2. Then, you can give your own opinion and wait for others to reply. You can @ other users you think would be interested in the conversation to get more responses. Once you think the conversation has reached its end, publish it! On the Slack thread, click "..." -> Create Draft - Slogging
  3. The thread becomes a beautifully formatted Hacker Noon Story draft on your HN dashboard. You add a lead image, edit it for readability, and add relevant hashtags. Write a great meta description and hit submit.
  4. Editors review your tech conversation for publication in Hacker Noon where your content will be distributed via our social media and distribution networks to over 3 million monthly average readers.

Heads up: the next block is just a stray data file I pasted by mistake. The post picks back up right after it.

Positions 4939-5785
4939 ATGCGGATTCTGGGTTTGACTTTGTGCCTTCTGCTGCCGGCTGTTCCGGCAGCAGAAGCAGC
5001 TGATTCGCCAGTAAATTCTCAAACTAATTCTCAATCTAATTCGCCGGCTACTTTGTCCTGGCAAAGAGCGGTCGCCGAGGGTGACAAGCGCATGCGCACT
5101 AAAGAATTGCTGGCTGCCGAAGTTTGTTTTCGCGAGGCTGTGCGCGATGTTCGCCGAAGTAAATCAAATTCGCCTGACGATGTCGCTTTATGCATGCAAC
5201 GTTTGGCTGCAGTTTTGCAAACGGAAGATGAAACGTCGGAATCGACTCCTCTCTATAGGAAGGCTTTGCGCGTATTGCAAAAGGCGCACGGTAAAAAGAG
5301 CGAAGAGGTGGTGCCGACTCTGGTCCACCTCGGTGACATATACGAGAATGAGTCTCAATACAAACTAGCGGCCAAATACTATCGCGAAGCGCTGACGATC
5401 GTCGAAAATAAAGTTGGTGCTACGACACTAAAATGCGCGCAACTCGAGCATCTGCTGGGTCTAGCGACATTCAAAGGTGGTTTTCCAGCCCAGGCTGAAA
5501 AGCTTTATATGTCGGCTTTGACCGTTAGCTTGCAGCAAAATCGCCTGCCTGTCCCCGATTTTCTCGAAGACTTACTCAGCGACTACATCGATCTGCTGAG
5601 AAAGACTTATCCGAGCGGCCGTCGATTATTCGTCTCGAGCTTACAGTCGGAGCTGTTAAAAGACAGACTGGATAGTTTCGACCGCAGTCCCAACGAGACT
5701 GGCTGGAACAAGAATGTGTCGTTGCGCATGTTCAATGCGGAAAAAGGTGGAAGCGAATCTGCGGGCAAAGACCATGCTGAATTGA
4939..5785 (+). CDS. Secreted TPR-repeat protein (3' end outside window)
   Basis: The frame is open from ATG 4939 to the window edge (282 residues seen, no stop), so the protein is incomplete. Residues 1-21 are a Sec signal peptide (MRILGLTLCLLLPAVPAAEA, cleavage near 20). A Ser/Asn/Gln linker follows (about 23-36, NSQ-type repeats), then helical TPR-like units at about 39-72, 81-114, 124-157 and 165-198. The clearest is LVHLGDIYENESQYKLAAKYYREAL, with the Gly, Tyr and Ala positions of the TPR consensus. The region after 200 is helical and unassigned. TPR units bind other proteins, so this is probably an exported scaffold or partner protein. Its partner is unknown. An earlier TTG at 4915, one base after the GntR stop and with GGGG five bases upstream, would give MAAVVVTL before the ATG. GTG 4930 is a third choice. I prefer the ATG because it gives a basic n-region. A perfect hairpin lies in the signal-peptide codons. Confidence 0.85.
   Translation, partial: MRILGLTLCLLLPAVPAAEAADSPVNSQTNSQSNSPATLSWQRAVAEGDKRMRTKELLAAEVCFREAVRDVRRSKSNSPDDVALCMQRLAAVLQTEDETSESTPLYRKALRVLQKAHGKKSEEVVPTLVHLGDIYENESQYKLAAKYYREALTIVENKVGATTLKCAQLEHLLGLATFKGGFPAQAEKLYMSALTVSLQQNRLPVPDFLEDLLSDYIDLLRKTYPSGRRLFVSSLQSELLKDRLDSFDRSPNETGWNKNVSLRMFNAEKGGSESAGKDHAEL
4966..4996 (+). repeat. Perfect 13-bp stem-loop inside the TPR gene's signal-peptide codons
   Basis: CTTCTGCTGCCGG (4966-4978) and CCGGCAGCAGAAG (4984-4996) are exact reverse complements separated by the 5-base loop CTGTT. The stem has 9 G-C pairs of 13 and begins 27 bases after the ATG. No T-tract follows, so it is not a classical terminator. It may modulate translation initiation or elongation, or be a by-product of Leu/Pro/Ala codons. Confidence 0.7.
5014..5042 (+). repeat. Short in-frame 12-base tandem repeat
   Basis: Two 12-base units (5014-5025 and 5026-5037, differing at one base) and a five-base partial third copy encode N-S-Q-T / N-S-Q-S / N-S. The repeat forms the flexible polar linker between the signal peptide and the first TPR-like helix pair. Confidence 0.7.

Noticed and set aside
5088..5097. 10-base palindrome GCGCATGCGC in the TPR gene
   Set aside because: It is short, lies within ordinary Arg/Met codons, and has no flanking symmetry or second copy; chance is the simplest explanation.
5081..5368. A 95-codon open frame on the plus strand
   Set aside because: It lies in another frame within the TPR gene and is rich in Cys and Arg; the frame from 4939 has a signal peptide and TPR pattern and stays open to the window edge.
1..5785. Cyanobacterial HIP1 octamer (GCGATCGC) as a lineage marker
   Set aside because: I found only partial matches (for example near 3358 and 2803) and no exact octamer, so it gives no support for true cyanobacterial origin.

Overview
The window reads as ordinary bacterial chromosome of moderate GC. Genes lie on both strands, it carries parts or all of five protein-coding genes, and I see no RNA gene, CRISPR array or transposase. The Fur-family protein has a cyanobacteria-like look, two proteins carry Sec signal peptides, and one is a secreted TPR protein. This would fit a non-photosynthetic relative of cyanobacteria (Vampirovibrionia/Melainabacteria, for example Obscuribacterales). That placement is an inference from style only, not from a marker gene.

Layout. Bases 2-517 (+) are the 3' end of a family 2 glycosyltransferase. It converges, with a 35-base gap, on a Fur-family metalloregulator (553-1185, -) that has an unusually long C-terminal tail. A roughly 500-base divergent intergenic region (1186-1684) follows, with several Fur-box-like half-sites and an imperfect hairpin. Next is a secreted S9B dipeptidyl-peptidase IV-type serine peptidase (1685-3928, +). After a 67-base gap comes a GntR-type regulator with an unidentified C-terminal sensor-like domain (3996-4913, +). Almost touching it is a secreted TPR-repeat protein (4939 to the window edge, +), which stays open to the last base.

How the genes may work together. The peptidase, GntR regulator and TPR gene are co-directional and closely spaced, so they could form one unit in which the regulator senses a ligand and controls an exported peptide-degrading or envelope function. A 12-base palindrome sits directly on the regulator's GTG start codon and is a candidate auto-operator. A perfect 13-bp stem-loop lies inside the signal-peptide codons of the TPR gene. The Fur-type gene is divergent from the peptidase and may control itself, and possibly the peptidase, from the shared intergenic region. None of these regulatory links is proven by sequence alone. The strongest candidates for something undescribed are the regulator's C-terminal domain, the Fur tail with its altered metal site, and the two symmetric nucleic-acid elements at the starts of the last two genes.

Slogging Opportunity

Can I try Slogging without installing it?

Yes! We have weekly AMAs on the Hacker Noon Slogging slack community for our top writers and community members. Join and participate in the threads, or even book in for our lead journalists and editors to host an AMA starring you and your team!

  • Click here to book an AMA
  • Or join our Slogging Slack to experience a demo
What are the benefits of Slogging ?

There are so many! Let's start with what Hacker Noon offers you directly.

  1. Official Slogging beta testing communities (including startups) get up to 100 bonus Brand As Author (BAA) publishing credits in the first year of using Slogging on Hacker Noon. Any Slogging article that your community creates, and publishes as BAA on Hacker Noon, will be completely free up that that 100 limit, which is nearly 2 BAA articles per week averaged over the year. Each BAA article on Hacker Noon usually costs $199, or $100 in bulk, so that is more than $10,000 in publishing credits for you and your community.